Lotus Elan

Alarm Switch In Glovebox

PostPost by: rickf » Fri Feb 13, 2004 7:35 pm

I've heard that the alarm switch in the glove box is a source of a lot of trouble. Is it advisable to remove it? What do I do with the wiring if I remove it?
Cheers,<br>Rick<br>1972 Elan +2
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PostPost by: dlbarnes1 » Sat Feb 14, 2004 6:27 am

I have not heard that the alarm switch is a source of trouble. If so, has the problem been with failure of the switch, poor connections, or what?
I'm in the process of installing a new dashboard with new glove pocket. I've looked at the switch carefully before reinstalling it to be sure it's OK. The connections are soldered at the switch terminals.
The switch appears to be reliable enough, considering that it's not subject to much wear (unless the driver uses the switch every time the engine is shut off). As long as the connections are made with care, it should'nt be a source of trouble.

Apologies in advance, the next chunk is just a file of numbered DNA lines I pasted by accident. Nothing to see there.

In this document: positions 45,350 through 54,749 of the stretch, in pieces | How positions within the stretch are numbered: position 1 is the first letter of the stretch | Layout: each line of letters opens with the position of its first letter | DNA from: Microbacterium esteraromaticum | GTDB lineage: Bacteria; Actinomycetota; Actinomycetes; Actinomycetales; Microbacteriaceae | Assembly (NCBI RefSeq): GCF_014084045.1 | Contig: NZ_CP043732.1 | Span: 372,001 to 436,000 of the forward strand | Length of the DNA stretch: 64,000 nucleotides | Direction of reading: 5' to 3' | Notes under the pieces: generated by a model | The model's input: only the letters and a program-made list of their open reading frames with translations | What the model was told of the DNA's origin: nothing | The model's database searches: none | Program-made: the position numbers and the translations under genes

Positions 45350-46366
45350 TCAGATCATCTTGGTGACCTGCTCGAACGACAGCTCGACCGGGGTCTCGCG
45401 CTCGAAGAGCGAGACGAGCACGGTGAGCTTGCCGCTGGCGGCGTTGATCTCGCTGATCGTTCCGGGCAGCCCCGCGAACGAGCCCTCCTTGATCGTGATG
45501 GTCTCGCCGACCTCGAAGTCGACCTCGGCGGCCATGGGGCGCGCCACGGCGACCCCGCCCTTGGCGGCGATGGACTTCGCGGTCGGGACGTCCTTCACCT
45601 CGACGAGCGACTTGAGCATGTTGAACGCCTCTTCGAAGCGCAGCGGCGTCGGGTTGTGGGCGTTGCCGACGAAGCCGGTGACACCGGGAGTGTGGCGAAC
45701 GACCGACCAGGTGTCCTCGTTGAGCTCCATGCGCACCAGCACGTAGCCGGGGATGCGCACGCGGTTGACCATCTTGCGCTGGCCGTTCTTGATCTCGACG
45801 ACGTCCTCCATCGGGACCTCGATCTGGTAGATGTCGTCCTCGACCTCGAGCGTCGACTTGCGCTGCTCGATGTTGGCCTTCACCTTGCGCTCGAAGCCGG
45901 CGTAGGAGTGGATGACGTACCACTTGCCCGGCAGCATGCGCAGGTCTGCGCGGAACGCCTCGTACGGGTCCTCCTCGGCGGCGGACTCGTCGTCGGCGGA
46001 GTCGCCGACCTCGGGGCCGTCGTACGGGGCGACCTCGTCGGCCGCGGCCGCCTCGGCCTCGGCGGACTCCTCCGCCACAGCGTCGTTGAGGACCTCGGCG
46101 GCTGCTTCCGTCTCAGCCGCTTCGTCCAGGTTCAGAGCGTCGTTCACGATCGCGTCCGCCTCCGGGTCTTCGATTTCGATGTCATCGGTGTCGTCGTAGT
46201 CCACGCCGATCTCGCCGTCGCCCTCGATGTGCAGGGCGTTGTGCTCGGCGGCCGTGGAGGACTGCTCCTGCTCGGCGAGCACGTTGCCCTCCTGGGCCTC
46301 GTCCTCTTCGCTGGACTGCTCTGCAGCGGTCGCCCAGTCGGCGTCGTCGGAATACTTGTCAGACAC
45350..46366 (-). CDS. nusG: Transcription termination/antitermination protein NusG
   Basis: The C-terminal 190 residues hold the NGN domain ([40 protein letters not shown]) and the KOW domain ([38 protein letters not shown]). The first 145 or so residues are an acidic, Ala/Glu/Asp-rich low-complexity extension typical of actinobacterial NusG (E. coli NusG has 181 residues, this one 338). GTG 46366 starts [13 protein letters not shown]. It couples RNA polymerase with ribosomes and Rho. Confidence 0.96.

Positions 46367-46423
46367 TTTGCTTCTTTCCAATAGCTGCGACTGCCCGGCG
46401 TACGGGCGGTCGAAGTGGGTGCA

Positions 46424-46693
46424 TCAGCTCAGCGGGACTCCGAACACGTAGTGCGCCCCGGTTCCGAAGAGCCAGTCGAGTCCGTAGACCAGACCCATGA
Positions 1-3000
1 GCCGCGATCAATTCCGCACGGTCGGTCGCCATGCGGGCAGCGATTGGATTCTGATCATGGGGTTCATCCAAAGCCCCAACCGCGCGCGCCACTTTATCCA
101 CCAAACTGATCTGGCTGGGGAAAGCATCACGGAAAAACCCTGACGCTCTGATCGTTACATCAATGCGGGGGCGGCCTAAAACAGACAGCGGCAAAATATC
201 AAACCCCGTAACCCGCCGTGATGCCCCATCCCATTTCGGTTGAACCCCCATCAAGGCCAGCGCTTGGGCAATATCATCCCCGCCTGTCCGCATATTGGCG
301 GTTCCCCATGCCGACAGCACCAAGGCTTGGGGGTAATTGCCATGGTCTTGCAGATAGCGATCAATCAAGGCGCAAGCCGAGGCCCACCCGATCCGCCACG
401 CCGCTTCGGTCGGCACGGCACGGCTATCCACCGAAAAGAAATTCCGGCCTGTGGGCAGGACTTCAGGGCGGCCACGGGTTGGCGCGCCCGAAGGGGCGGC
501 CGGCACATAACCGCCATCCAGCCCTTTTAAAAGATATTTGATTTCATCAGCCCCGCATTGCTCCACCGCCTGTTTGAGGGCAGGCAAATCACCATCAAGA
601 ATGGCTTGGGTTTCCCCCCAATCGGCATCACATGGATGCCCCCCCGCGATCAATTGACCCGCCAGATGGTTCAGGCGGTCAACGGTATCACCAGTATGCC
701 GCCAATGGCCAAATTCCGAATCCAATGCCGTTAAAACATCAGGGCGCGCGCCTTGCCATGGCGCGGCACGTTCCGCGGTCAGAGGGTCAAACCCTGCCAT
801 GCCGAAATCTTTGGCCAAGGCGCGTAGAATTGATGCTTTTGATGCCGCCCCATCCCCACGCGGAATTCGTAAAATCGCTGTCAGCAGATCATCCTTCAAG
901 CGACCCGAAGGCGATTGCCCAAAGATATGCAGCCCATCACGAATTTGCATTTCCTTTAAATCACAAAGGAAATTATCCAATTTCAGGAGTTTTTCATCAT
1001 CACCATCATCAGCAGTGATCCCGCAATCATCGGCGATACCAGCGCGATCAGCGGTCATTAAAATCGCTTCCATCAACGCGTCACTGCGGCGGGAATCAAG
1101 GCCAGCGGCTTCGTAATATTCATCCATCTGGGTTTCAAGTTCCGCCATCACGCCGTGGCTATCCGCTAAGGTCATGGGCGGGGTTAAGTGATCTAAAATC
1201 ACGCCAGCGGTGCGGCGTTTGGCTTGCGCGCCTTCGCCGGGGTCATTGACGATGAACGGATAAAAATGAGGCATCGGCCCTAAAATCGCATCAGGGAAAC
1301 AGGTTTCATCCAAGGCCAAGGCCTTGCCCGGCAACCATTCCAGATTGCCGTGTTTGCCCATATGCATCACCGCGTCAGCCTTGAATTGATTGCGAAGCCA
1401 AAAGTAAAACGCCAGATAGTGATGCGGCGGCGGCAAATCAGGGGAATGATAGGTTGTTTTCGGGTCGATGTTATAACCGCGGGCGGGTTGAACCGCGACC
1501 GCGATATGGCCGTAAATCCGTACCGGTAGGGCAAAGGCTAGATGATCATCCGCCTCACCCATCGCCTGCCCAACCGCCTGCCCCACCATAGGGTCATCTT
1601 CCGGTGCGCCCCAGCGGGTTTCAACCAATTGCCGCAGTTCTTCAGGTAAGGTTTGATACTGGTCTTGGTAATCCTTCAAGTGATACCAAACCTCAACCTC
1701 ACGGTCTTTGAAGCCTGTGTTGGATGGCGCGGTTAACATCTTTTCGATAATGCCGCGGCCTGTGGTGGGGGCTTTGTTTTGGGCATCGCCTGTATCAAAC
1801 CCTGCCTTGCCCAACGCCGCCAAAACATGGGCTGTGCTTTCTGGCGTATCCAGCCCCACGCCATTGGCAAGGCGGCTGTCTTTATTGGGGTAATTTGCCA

In regard to removing the switch; the switch is a two-position, two-pole type with either four wires or three wires connected to it, depending on the Plus 2 model. Two of the wires are the primary circuit to the ignition coil. When the switch is in the normal position (no alarm), this circuit is closed. Therefore, if the switch is removed these two wires need to be permanently connected. The circuit diagrams show these wires as each red/green for the Plus 2 and white and white/yellow for the Plus 2S (each white for the S4). The other two wires, black and purple/black for the Plus 2 (and S4); or single wire, purple/yellow for the Plus 2S, allow the alarm circuit (horn) to energize when the switch is in the alarm position and the ignition switch is turned on. Therefore, if the switch is removed these two wires or single wire need to be separated and capped.

David - 72 Sprint DHC
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PostPost by: BenMcCarthy » Fri Mar 12, 2004 5:45 pm

It caused me trouble on my 1971 +2.

The wires had been slowly smouldering away behind the dashboard. The only answer was to cut them out and cap them off. The alarm is very crude by modern standards
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